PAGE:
Few items of dress are as necessary yet neglected than socks. Far too often they are an after thought that all too easily can become undervalued and mismatched before the odd hole, wear and tear forces them to hide in embarrassment inside their leather incarceration. The festive season is one of the few occasions in which socks are given a stage to perform. Wrapped up in all manner of finery and fanfare, watching cousins hang proudly above fireplaces and prominently positioned on the edges beds, socks are presented to hard-to-buy-for friends and they-have-everything-already family members. Just when they think they’re about to receive the recognition that they truly deserve, they are met with indifference, scrunched up and used as a protective cotton shield around more valuable items. Dependable yet derided, I feel for socks at this time of year. Thankfully, there are a few people out there who cherish them and Will Hudson, founder and director of It’s Nice That, sits amongst them with Paul Smith’s iconic, spectrum showcasing stripes peaking between the creative camouflage of his everyday uniform. With an eye ever scanning for niceties it pauses over the festive go-to gift. Here, he tells us why…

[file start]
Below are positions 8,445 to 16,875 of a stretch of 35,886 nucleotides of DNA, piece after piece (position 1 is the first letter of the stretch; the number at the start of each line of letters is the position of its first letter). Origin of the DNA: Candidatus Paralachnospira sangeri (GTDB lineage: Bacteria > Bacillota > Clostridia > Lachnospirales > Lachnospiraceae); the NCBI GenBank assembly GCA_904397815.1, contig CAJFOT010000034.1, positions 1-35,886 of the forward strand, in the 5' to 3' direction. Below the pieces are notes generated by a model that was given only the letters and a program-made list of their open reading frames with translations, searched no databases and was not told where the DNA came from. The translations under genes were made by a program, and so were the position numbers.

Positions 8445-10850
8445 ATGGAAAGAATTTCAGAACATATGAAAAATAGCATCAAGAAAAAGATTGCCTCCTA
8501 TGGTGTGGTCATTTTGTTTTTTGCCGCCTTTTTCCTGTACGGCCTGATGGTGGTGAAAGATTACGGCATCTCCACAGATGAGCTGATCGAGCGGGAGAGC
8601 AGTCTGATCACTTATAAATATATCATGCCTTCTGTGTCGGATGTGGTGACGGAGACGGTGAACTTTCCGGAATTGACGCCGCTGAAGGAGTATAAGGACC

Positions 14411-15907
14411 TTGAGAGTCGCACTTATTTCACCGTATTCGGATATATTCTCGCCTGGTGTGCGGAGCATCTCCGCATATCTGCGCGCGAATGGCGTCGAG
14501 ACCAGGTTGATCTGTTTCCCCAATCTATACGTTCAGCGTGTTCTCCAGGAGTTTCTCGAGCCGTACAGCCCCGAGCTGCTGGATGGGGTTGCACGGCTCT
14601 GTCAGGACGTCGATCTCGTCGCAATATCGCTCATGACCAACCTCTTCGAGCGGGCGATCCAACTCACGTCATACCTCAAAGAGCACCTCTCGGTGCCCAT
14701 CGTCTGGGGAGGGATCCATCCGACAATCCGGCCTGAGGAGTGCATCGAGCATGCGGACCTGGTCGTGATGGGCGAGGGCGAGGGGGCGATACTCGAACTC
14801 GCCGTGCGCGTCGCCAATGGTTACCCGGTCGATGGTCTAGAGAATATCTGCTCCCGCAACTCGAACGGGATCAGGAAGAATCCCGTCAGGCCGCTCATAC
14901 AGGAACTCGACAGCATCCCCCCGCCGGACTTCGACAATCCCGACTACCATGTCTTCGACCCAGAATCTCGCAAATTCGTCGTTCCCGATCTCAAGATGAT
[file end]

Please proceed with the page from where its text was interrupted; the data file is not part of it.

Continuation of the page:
Will Hudson and the striped splash of something unexpected
“For anyone that knows me, you’re probably surprised to find me invited to contribute any thoughts about fashion. For anyone that doesn’t know me I should explain – I wear the same jeans and grey T-shirt or white shirt most of the year (even when not at work). This isn’t because I’m not interested in fashion but because I sit slightly outside the average percentile that most clothes are manufactured for. I’m 6’4 and ‘heavy’ (this isn’t the place to reveal certain information) and find it difficult to find clothes I feel comfortable in, let alone I’d leave the house in.
As a result I have always opted to play it safe. The little luxury I do have though comes in the ‘one size fits most’ category and the smallest of things can make a difference. As a result, Paul Smith socks, with all their colour, bring a smile even when paired with the plainest ensemble.”Will Hudson
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In his column, An Intellectual Fashion, critical thinker Donatien Grau swirls the seemingly incompatible concepts of fashion and academia into a cocktail of sartorial wisdom, design nous and political intent. Interviewing a pantheon of designers, artists, writers, creatives and innovators, he has delicately probed them into exploring the personal manifestos that guide their work and the way they dress, th…